But the reasoning became discredited, particularly in relation to Al Qaeda leader, Osama bin Laden. The editor of The Hindu newspaper wrote: "Osama bin Laden did not need Edward Snowden’s revelations about [the data-collecting system] PRISM to realise the US was listening to every bit of electronic communication: he had already seceded from the world of telephony and reverted to couriers. But millions of people in the US, UK, Brazil, India and elsewhere, including national leaders, energy companies and others who are being spied on for base reasons, were unaware that their privacy was being compromised". (p320)
A federal judge in the US, ruling that NSA eavesdropping contravenes the constitution, commented that the government could not cite one instance where the NSA’s data analysis had stopped an imminent terrorist attack.
Holding detailed information on private individuals contravened the basic right to privacy of the ordinary citizen, yet private firms were paid vast sums of money to cooperate. American Telephony agreed to a metadata programme which meant information on all its calls being handed over to the NSA. Google, Facebook, Apple and all the major internet companies readily agreed to allow access to their data by the surveillance state. The budget of the ‘five eyes’ snooping services of the US, UK, Australia, Canada and New Zealand is $120 billion.
The British proved to be even more enthusiastic, and secretive, about their information harvesting and established 100% ‘intercept’ of all communications coming into Britain along fibre-optic cables under the Atlantic. Revelations of what was going on at secret establishments near Bude in Cornwall added new meaning to the ‘special relationship’ between the British and American states. Not even government representatives were privy to some of the illegal methods being employed, supposedly to protect the citizens of Britain.
On the run
Snowden, the whistle-blower in waiting, was working in Hawaii, now for the private company, Booz Allen Hamilton – "a long-standing member of the military-industrial complex… a company that has 24,500 employees, a market capitalisation of $2.5 billion and annual revenues of $5.8 billion". (Observer, 23 March 2014) Once Snowden had decided to reveal all, he had to be sure he could get off the island. He could not even leave a note for his girlfriend, Lindsay Mills, to say he was going, let alone where to.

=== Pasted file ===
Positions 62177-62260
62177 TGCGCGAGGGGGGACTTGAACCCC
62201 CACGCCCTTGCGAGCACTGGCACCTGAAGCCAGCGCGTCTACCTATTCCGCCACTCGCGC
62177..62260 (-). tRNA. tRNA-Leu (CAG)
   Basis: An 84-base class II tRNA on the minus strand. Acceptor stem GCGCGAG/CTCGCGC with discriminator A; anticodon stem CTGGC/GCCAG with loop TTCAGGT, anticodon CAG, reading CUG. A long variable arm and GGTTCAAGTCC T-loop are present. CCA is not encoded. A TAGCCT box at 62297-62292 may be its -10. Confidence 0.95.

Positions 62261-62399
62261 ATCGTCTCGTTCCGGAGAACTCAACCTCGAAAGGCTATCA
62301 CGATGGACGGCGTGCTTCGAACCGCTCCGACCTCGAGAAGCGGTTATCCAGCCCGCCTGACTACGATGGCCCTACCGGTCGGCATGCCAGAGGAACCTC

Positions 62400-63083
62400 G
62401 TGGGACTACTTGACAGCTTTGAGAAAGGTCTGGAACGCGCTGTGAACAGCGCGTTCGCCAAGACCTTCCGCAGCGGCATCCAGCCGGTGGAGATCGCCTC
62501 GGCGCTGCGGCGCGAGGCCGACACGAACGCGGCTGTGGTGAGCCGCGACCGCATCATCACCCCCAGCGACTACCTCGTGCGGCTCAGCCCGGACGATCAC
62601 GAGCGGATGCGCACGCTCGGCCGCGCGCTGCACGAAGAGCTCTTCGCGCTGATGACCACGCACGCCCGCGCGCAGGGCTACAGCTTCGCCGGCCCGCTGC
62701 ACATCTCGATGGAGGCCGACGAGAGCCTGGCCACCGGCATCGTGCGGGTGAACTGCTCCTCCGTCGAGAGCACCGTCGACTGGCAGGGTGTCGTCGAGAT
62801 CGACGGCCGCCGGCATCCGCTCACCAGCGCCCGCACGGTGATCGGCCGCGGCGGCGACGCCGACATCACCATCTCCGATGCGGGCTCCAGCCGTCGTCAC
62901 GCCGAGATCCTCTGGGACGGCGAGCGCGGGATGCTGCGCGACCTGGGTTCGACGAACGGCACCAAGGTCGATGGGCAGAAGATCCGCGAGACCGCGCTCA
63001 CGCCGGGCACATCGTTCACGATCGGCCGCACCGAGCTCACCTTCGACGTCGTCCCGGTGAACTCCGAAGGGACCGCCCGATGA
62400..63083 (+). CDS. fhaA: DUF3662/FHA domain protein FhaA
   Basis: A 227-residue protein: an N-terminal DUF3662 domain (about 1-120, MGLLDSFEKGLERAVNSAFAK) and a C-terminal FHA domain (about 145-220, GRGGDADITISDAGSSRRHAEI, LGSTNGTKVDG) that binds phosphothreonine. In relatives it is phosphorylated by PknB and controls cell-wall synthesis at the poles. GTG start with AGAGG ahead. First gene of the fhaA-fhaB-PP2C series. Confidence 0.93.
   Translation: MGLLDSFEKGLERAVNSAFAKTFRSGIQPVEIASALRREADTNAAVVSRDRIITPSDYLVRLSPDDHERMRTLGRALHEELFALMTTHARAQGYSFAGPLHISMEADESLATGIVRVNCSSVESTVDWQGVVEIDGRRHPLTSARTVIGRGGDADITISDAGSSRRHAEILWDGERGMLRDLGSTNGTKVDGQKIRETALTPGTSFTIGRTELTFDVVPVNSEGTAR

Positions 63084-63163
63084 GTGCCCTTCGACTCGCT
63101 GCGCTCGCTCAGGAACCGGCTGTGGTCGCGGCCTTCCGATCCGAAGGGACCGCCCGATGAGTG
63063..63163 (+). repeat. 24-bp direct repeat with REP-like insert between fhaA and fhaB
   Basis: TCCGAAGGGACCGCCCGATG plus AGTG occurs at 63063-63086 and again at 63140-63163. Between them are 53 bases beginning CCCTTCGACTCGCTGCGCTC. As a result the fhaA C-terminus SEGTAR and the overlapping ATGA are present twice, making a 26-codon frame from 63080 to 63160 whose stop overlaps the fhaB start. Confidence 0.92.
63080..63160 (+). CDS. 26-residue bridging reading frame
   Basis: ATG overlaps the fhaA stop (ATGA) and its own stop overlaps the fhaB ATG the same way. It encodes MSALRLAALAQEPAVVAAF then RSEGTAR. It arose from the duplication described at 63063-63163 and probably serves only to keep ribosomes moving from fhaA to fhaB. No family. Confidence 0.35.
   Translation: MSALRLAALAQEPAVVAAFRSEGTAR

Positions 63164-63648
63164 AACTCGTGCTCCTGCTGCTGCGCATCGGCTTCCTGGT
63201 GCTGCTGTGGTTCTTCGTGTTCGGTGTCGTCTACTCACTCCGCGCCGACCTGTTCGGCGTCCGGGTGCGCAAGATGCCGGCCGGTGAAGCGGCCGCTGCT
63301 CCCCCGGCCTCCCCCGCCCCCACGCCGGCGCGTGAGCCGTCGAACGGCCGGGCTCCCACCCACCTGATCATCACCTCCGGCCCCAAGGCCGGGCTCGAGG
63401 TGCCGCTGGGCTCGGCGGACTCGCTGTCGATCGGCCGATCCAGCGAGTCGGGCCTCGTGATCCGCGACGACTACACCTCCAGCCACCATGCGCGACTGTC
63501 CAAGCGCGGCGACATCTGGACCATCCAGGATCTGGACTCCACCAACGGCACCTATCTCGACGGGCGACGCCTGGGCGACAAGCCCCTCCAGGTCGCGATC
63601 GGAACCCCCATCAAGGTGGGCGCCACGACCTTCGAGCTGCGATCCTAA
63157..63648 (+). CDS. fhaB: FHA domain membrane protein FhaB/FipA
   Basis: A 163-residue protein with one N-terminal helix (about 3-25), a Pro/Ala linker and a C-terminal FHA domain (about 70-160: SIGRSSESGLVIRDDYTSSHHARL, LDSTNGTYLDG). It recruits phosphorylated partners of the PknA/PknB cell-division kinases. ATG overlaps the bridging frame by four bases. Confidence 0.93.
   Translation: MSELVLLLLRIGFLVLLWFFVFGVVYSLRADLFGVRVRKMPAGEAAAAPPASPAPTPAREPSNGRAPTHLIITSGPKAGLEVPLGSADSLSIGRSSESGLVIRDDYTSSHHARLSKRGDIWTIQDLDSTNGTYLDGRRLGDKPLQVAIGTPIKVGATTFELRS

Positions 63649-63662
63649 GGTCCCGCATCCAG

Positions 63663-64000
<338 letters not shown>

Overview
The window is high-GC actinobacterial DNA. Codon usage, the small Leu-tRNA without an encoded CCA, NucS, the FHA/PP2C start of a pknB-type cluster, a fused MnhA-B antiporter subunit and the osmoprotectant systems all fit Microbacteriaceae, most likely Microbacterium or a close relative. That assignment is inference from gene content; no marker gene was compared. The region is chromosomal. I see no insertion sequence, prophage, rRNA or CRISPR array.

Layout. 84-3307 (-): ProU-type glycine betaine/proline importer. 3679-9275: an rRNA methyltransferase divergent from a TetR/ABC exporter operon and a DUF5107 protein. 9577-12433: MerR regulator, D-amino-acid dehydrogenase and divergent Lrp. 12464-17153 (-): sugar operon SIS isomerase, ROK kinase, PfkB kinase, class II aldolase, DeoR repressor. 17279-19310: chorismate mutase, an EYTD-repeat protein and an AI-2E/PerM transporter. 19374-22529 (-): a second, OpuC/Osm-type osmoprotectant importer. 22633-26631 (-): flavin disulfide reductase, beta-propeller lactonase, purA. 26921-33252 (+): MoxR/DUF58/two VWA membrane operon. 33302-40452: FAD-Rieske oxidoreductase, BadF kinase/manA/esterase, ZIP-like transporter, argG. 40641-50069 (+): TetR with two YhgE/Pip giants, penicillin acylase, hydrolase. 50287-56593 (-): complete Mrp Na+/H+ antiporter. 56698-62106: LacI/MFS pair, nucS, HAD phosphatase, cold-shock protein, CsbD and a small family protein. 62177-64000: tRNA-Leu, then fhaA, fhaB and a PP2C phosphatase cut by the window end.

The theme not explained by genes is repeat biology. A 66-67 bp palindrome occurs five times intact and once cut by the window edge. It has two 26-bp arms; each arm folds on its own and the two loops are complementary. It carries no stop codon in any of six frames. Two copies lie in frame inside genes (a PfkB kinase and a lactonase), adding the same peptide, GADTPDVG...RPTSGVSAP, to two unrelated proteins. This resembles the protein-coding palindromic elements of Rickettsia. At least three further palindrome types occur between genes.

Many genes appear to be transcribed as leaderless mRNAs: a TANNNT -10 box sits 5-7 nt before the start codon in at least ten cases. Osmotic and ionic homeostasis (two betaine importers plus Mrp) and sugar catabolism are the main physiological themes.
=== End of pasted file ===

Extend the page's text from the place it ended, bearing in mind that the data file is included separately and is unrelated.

After elaborate arrangements had been made for the reporters – Ewen MacAskill, Greenwald and a documentary filmmaker, Laura Poitras – to meet Snowden secretly in Hong Kong, he began to give them his devastating interviews. The journalists have since received a number of prestigious awards. Greenwald said that each one vindicates what Snowden did and "merits gratitude and not indictments and decades of imprisonment". Snowden was invited to Germany to attend a parliamentary inquiry into NSA surveillance, but was refused entry by the government. That was just hours before Merkel left for a rather tense visit to the US aiming to assure a ‘mutual no-spy agreement’!
Once in Hong Kong – ridiculously accused of being a collaborator of the Chinese state – the net was closing in. Snowden had been offered the help of Sarah Harrison, a collaborator of another fugitive whistle-blower, Julian Assange. She travelled to Hong Kong to accompany Snowden out of the country. She now also finds herself a fugitive, unable to return to Britain where she believes she would be held under Schedule 7 of the Terrorism Act.
This, she writes, is defined as "an act or threat ‘designed to influence the government’, that ‘is made for the purpose of advancing a political, religious, racial or ideological cause’ and that would pose a ‘serious risk’ to the health or safety of the public". "National security", she continues, "is a catchphrase rolled out by governments to justify their own illegalities, whether that be invading another country or spying on their own citizens". (The Guardian, 15 March 2014) Harrison suggests that even the suffragettes and Jarrow marchers could have been threatened into inaction had such legislation existed in their times.